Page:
The plot described by the FBI was horrific: a 19-year-old Somali-born Muslim with a grudge against the West, ready to kill and maim thousands at a busy Portland Christmas tree lighting ceremony.
But while the FBI describes Mohamed Osman Mohamud as a would-be terrorist, there were few hints of that hidden life to Mohamud’s friends, who knew him as “Mo,” a quiet, suburban teen who liked to drink gin and play video games.
The teen who allegedly thought he was going to kill thousands of people the day after Thanksgiving in the name of Islamic radicalism is the same one who, three days earlier, wrote and read a Kwanzaa poem about unity with two Christian college students.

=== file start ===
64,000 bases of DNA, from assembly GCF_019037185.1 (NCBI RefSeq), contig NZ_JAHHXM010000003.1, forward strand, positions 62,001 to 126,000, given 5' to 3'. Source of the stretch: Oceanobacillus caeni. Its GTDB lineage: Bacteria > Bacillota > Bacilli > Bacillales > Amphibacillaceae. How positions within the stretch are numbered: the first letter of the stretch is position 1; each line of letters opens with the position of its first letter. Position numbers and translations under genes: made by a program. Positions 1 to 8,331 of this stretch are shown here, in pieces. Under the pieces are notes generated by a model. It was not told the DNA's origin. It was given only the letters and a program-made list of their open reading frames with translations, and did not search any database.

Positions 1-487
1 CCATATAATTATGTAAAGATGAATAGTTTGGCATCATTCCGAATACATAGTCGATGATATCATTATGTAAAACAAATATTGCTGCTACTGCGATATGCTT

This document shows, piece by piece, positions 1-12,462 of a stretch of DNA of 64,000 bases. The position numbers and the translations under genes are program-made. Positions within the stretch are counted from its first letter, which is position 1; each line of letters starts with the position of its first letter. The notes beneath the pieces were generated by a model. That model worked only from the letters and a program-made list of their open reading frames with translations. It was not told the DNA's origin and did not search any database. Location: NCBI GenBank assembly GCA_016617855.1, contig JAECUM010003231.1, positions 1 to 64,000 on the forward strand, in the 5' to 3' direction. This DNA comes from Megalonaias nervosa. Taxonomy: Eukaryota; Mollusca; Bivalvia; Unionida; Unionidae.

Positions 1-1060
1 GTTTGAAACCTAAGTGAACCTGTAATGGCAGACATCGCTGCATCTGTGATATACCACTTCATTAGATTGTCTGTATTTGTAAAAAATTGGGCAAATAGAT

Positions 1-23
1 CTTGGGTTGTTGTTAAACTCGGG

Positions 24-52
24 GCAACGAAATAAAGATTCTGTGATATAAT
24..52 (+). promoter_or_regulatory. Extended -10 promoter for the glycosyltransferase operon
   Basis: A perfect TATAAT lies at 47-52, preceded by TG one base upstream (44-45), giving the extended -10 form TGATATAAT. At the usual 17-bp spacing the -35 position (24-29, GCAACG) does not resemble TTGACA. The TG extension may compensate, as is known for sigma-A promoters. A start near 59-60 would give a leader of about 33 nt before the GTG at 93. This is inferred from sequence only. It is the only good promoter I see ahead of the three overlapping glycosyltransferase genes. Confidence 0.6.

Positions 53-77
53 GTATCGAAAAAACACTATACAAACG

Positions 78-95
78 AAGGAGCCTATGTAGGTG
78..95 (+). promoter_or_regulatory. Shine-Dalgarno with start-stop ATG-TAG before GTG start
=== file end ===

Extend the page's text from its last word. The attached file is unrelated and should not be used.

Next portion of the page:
Court documents and Mohamud’s friends describe the slender Somali-American as juggling contradictory lives — that of an immigrant struggling to fit in and a Muslim who had become radicalized and was bent on holy war.
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